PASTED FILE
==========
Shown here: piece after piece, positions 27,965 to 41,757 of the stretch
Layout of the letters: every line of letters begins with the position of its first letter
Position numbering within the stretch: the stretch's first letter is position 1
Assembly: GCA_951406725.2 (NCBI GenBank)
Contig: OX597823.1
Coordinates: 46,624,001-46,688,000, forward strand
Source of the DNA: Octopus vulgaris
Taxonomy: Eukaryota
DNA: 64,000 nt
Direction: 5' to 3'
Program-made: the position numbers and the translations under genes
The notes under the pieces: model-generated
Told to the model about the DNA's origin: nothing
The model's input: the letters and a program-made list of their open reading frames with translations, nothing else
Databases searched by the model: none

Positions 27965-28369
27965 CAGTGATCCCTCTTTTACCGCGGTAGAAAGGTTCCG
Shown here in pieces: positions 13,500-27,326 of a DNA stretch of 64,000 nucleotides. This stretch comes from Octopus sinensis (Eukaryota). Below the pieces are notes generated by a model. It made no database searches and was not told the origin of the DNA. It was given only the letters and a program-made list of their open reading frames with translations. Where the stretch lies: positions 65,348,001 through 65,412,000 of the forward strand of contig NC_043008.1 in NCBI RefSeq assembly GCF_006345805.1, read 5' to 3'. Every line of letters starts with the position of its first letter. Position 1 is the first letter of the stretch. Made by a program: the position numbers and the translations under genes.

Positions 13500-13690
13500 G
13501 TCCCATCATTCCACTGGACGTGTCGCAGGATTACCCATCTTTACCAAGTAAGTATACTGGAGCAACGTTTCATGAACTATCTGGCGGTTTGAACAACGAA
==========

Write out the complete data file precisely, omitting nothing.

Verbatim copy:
Shown here: piece after piece, positions 27,965 to 41,757 of the stretch
Layout of the letters: every line of letters begins with the position of its first letter
Position numbering within the stretch: the stretch's first letter is position 1
Assembly: GCA_951406725.2 (NCBI GenBank)
Contig: OX597823.1
Coordinates: 46,624,001-46,688,000, forward strand
Source of the DNA: Octopus vulgaris
Taxonomy: Eukaryota
DNA: 64,000 nt
Direction: 5' to 3'
Program-made: the position numbers and the translations under genes
The notes under the pieces: model-generated
Told to the model about the DNA's origin: nothing
The model's input: the letters and a program-made list of their open reading frames with translations, nothing else
Databases searched by the model: none

Positions 27965-28369
27965 CAGTGATCCCTCTTTTACCGCGGTAGAAAGGTTCCG
Shown here in pieces: positions 13,500-27,326 of a DNA stretch of 64,000 nucleotides. This stretch comes from Octopus sinensis (Eukaryota). Below the pieces are notes generated by a model. It made no database searches and was not told the origin of the DNA. It was given only the letters and a program-made list of their open reading frames with translations. Where the stretch lies: positions 65,348,001 through 65,412,000 of the forward strand of contig NC_043008.1 in NCBI RefSeq assembly GCF_006345805.1, read 5' to 3'. Every line of letters starts with the position of its first letter. Position 1 is the first letter of the stretch. Made by a program: the position numbers and the translations under genes.

Positions 13500-13690
13500 G
13501 TCCCATCATTCCACTGGACGTGTCGCAGGATTACCCATCTTTACCAAGTAAGTATACTGGAGCAACGTTTCATGAACTATCTGGCGGTTTGAACAACGAA